This semester, as we study pop culture and critical interaction with a “text” (really, any medium), I’m making my students write a series of short, informal response essays. And I figured, what’s good for the goose…. So, this is the “sample response” I’ve written for them, in all its shabby inglory:
Last fall, I read an article in The Journal of Popular Culture titled “‘With Great Power Comes Great Responsibility’: Cold War Culture and the Birth of Marvel Comics.” The latter half of the title is misleading; the article is less about the Cold War and more about the ways in which Stan Lee single-handedly revolutionized the comic book industry and forever changed our idea of the superhero. Not to get too into the article itself, my own favorite section of it dealt with Peter Parker and the invention of the teenage hero.
I wasn’t as obsessive as the stereotypical “comic-book geek” (I was certainly no Comic Book Guy from The Simpsons), but I read my share of comics in high school and college (I hung out with Comic Book Guy from The Simpsons), and I still have my collection. Spidey was always a favorite of mine, for most of the same reasons this article points to: He was my age — a teenager/young adult — but he was a hero in an adult world and could handle adult villains easily; he was a geek in the world but secretly cool, shy and unsure around his love-interests but hip and sarcastically eloquent as his alter-ego; and, though he was super-strong and super-agile, he often relied on his wits and intelligence to defeat his enemies. Better still, he was troubled: He burdened himself with worries and responsibilities beyond the capacity of normal people and even beyond his own capacity sometimes. (We’ve long acknowledged a mental condition of involved self-sacrifice, wherein a person believes he or she is personally responsible for the salvation of the entire world; Buddhists call it bodhicitta, the compassionate desire to help all sentient beings; psychologists have long called it a “messiah complex”; but I wonder if we ought to start discussing, for my generation on down, the “Spider-Man Syndrome.”)
Anyway, I started thinking about this article a week or so ago when I heard, much to my shock, that Peter Parker and Mary Jane Watson-Parker are splitting up. I caught the announcement on a brief news item on WPR, and for me, it was as earth-shaking as the death and resurrection of Superman, as surprising and intriguing as the assassination of Captain America. And I can’t help wondering, now that Spidey (who is technically in his 40s but who ages slowly) and I are both older, leaving our youth and eying a not-so-distant middle-age, what the ramifications are going to be of Spidey’s new “mid-life crisis.”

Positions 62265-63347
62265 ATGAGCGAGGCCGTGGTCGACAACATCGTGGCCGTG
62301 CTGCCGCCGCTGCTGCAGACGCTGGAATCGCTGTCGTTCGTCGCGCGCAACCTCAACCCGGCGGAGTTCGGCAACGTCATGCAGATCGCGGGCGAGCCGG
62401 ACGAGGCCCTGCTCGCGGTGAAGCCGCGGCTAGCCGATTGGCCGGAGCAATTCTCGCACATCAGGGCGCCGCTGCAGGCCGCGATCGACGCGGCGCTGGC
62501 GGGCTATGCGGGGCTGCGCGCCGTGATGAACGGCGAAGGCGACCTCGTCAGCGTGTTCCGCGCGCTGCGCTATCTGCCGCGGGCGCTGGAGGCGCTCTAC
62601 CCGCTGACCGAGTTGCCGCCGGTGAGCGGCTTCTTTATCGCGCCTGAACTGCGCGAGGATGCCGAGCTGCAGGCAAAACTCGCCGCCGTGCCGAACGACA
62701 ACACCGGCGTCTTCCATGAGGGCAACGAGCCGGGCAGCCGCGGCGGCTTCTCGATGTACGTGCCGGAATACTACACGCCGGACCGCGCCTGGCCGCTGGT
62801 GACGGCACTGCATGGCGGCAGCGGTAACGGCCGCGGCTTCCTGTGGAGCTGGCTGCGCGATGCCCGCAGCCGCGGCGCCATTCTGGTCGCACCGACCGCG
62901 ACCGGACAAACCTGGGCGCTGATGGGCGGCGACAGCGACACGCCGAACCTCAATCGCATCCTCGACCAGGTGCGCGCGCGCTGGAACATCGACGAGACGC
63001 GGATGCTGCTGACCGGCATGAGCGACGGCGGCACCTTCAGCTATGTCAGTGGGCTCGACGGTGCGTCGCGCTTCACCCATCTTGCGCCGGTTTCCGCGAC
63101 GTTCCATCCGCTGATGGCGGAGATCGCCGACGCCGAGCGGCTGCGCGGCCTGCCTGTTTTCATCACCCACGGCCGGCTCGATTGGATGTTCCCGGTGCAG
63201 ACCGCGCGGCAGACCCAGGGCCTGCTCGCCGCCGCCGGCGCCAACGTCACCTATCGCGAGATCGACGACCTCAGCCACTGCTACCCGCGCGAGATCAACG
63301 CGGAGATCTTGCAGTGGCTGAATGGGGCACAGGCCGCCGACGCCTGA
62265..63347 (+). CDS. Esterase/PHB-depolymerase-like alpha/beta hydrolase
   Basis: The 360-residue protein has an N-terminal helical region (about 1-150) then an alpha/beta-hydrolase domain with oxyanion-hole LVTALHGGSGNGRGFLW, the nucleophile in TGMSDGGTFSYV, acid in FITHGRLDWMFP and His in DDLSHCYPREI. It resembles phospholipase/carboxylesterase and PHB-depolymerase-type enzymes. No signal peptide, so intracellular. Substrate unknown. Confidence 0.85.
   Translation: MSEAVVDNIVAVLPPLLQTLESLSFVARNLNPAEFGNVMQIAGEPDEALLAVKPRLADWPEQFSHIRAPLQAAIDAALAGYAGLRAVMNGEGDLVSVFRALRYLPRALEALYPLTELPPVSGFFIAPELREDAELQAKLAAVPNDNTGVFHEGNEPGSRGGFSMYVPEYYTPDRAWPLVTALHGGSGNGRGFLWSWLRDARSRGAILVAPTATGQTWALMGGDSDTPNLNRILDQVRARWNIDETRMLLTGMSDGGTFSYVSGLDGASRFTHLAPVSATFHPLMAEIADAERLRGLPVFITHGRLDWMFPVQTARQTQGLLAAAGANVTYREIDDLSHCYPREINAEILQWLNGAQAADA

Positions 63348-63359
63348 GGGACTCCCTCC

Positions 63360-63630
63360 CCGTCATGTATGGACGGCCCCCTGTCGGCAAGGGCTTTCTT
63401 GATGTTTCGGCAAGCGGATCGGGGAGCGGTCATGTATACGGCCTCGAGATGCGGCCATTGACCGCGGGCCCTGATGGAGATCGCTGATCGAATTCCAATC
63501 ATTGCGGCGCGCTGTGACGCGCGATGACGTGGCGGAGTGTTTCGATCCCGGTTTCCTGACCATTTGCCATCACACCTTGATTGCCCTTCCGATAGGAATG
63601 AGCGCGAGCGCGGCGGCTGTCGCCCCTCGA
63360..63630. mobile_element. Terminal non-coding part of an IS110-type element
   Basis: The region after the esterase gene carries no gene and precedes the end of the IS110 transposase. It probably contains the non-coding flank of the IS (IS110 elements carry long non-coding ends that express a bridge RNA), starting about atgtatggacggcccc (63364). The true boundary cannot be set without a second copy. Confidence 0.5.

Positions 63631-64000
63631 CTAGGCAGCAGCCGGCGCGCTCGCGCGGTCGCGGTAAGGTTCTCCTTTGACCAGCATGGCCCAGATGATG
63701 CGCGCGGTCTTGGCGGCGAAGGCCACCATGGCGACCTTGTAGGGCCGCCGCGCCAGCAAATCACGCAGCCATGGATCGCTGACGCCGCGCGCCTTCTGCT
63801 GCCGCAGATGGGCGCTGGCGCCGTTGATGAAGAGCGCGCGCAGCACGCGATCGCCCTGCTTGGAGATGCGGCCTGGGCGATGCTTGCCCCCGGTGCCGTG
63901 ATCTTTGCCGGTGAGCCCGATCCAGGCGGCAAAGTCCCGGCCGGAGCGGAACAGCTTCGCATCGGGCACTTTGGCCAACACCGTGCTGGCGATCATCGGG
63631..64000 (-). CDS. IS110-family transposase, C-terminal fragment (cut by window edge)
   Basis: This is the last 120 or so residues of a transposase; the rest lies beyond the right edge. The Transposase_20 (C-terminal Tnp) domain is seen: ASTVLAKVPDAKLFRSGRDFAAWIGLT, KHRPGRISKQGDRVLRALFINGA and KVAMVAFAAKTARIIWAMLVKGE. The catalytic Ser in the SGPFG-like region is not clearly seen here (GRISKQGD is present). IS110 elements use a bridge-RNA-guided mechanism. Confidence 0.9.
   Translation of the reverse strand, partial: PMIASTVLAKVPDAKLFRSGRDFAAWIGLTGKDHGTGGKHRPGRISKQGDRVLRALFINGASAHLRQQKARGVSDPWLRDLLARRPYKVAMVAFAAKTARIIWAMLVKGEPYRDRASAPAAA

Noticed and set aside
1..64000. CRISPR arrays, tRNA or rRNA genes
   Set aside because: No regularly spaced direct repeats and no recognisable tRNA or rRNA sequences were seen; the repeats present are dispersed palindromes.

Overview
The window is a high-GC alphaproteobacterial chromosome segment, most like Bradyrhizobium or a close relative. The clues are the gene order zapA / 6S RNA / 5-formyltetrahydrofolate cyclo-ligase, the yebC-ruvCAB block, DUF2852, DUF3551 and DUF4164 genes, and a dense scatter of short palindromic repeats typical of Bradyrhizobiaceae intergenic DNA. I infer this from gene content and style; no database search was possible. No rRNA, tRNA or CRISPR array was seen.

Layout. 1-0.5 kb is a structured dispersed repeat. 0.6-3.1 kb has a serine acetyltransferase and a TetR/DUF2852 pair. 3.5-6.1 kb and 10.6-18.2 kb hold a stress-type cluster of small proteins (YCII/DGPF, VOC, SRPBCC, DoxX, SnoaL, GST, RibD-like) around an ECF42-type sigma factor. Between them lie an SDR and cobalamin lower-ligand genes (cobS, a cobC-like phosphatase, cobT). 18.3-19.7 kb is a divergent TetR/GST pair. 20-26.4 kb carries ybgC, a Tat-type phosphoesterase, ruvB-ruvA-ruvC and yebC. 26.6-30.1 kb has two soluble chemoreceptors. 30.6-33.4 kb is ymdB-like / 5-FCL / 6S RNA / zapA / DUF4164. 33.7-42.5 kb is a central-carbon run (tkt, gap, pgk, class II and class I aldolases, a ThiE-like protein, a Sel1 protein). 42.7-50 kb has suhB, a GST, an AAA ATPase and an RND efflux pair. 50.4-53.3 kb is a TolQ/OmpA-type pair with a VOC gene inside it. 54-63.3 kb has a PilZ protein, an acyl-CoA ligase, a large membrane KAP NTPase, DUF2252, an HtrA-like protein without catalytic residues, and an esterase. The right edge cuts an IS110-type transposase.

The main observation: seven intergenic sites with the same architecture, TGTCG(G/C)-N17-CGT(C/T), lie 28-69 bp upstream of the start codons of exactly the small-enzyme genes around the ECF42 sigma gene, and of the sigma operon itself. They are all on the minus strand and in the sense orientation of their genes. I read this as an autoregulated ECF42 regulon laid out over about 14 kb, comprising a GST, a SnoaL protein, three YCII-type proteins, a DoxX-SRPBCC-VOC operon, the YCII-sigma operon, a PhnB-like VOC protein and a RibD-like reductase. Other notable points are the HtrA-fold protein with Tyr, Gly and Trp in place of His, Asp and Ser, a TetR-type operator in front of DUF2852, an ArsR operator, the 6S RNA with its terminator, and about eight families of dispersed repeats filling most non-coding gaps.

I remember following the love affair of Peter and Mary Jane with the same zeal and personal investment with which my grandmother watched her soap operas. Mary Jane was my generation’s ideal woman, for the comic book set anyway. She is smart, self-assured, outrageously sexy, just flirtatious enough…. We all wanted to marry Mary Jane. When I watch the second Spider-Man film (in my mind, the last, because film 3 was a rotten mess), I actually erupt in grinning tears — even now, after multiple viewings — every time Kirsten Dunst looks proud and glassy-eyed at Tobey McGuire and says her character’s iconic love-phrase: “Go get `em, Tiger.”
Strictly speaking, Peter and Mary Jane aren’t breaking up or getting divorced. In a classic bout of comic-book silliness, they’ve lost their memories. Apparently, Peter’s Aunt May was dying, and to save her life, Peter and Mary Jane jointly made a deal with the devil (okay, the comic-book character Mephisto, but it’s the same thing), agreeing to erase their entire relationship. They haven’t fallen out of love; they’ve just forgotten the last twenty-one years. So, Spider-Man is now a swinger in a multitude of ways, free now to engage in more dangerous, more exhilarating adventures, to take on greater responsibilities (though, really, what responsibility is greater than marriage?). And we readers, straight men and gay women alike, ought to be rejoicing: Mary Jane is available once more. But to be honest, I don’t want her available. I prefer them both in love. As my heroic surrogate in super-literature, Peter Parker needs to stay with my ink-colored red-headed icon of sex and romance. Otherwise, I’m left with just another celebrity marriage gone awry, just another undoing of my carefully deluded adolescence.